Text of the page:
By: Patrick Totty
Fifty science and medical diabetes experts, representing 22 international organizations*, have issued a consensus statement that calls for bariatric surgery to be used as a treatment for type 2 diabetes. The statement, published online November 23 in the Annals of Surgery, is seen by attendees at the recent Diabetes Surgery Summit in Rome as the precursor to the establishment of a new medical discipline, “diabetes surgery.”
Bariatric, or gastric bypass, surgery uses surgical stapling of the upper stomach or encirclement by an adjustable sleeve to control the hunger pangs and food consumption of morbidly obese people. “Morbidly obese” is defined as having a body mass index of 35 or more, which is roughly equivalent to being overweight by a factor of at least 40 percent. (For example, if a person’s normal weight should be 150 pounds, a BMI of 35 would indicate a weight of at least 210 pounds.
In many cases, patients undergoing bariatric surgery have also been people with type 2 diabetes. In a high percentage of instances, their diabetes symptoms have been either radically reduced in intensity or even eliminated, sometimes within a week of having the surgery. This side effect, which scientists cannot fully explain, has led to the creation of a new set of terms to describe the degrees of “remission” among type 2s who have had the surgery (see “Remissions,” Not “Cures” on this website).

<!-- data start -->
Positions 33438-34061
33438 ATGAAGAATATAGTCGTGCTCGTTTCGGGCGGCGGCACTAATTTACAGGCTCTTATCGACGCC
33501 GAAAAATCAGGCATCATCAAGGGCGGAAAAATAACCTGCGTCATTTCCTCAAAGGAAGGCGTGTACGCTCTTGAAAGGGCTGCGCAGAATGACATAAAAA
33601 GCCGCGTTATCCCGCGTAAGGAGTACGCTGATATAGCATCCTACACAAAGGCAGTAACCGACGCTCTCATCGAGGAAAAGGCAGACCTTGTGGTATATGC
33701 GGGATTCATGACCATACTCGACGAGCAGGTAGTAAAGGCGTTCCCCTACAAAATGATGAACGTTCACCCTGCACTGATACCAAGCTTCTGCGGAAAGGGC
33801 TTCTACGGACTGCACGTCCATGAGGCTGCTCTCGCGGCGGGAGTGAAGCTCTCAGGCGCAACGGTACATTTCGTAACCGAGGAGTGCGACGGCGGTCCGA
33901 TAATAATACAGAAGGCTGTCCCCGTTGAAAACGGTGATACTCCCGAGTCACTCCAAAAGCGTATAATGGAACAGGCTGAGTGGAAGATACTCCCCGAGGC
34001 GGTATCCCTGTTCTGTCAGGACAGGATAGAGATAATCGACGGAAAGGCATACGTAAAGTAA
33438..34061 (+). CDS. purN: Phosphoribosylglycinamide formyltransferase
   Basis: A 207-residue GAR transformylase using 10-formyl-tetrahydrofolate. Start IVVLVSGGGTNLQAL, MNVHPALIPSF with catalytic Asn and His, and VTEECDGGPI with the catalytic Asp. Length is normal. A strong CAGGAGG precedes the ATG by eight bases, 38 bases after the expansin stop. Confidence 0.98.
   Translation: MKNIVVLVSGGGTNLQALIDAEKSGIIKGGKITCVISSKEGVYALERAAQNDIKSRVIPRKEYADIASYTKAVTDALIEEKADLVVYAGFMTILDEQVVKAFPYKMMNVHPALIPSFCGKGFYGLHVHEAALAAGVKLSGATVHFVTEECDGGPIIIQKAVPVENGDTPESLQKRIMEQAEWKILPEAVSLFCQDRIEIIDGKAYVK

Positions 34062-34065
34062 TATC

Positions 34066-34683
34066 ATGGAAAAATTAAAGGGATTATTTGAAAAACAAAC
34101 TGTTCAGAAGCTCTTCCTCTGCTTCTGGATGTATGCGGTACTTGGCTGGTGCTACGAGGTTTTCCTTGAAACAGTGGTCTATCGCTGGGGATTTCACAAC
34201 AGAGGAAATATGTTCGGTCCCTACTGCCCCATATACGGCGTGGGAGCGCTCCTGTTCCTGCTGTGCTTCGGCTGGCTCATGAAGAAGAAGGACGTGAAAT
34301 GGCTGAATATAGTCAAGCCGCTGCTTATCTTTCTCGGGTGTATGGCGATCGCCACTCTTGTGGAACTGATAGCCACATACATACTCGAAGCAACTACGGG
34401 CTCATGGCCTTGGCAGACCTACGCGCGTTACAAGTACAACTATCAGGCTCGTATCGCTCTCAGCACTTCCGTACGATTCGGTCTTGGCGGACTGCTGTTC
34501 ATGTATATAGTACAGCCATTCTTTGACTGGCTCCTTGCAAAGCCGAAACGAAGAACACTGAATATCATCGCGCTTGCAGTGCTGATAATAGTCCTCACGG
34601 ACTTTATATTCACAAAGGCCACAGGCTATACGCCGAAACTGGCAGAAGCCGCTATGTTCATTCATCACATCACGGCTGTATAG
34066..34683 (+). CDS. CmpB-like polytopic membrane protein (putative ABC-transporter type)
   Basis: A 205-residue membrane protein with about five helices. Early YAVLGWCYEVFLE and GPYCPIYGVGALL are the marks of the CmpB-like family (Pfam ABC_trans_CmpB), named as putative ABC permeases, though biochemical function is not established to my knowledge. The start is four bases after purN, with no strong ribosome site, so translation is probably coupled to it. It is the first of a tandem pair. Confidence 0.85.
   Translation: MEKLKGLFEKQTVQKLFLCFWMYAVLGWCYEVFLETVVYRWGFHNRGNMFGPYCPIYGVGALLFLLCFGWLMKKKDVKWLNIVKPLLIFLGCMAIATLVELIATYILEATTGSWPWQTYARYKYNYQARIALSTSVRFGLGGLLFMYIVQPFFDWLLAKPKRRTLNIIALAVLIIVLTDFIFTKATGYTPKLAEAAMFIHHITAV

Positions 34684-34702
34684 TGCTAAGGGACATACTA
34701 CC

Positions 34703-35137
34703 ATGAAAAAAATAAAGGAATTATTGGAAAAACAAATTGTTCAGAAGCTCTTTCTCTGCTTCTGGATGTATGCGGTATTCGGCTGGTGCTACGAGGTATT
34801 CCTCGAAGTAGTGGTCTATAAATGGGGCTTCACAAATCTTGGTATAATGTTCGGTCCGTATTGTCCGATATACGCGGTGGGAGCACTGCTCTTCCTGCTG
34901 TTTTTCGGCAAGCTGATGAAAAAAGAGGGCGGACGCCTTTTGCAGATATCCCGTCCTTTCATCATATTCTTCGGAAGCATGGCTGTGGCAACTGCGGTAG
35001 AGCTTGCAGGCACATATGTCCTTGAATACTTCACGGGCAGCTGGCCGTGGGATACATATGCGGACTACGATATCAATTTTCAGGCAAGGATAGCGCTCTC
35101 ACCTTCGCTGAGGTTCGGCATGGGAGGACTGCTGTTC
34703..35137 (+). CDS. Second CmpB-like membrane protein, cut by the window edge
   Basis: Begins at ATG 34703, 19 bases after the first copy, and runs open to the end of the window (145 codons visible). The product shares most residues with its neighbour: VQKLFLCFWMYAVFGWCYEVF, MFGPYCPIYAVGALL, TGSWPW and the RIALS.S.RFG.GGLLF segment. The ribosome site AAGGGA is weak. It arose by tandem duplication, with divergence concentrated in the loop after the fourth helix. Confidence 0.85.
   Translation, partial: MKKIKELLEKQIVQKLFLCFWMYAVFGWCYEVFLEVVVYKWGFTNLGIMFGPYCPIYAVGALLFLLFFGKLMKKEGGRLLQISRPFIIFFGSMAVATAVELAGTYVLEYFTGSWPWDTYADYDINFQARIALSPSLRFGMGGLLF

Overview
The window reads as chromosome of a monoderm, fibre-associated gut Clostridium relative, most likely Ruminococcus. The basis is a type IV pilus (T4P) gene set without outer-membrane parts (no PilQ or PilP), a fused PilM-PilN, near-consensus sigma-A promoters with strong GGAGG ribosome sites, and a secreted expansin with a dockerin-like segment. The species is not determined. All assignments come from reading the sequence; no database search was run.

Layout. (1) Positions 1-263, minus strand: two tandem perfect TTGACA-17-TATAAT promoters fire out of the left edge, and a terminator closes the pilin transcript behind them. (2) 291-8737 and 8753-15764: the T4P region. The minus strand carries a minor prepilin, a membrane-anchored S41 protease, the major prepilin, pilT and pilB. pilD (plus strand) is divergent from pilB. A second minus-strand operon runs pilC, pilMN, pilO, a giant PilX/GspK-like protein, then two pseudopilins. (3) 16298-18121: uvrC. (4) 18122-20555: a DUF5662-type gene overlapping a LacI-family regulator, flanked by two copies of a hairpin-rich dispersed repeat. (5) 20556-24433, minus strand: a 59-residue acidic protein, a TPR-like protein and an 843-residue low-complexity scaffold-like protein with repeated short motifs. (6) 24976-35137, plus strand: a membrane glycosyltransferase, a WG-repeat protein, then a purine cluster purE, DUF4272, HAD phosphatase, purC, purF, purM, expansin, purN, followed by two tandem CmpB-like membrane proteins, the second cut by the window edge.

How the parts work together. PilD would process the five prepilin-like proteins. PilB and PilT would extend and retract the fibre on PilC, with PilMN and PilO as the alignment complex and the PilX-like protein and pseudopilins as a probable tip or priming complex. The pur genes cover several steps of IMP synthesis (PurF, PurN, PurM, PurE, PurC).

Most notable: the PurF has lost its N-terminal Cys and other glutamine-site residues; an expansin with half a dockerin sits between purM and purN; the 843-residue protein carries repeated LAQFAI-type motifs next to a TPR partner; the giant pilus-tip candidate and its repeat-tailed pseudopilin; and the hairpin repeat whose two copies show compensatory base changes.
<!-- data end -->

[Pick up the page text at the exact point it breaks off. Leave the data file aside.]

It has also led to calls for a change in the criteria by which patients become eligible for the surgery. Currently, no one may undergo the surgery specifically to relieve or abate diabetes symptoms. The attendees at the Diabetes Surgery Summit would like to change those criteria in two ways: first, allow the surgery to be done to address type 2 diabetes as its main purpose, and second, lower the BMI required for the surgery below its current 35 kg/m² threshold. The consensus statement says that this threshold, equivalent to a BMI of 30 to 35, may be appropriate not only for type 2s, but also for people with “mild to moderate obesity.”
Standing in the way of lowering the BMI requirement are the parameters for bariatric surgery issued by the National Institutes of Health in 1991. The NIH has responded to the consensus document with a call for research into the effects of bariatric surgery that specifically focuses on type 2 or milder forms of obesity. It has issued several formal Requests for Application for projects that will study those questions.
Diabetes Health also recently commented on the appearance of newspaper ads that, while they mention the current use of bariatric surgery as a radical weight control measure, also mention its beneficial effects on type 2. The consensus document from Rome is one more step along a road that could see bariatric surgery join the arsenal of weapons available to fight diabetes.
*Attendees included representatives from the American Diabetes Association, the American Society for Metabolic and Bariatric Surgery, Diabetes United Kingdom, The Obesity Society and the European Association for the Study of Diabetes.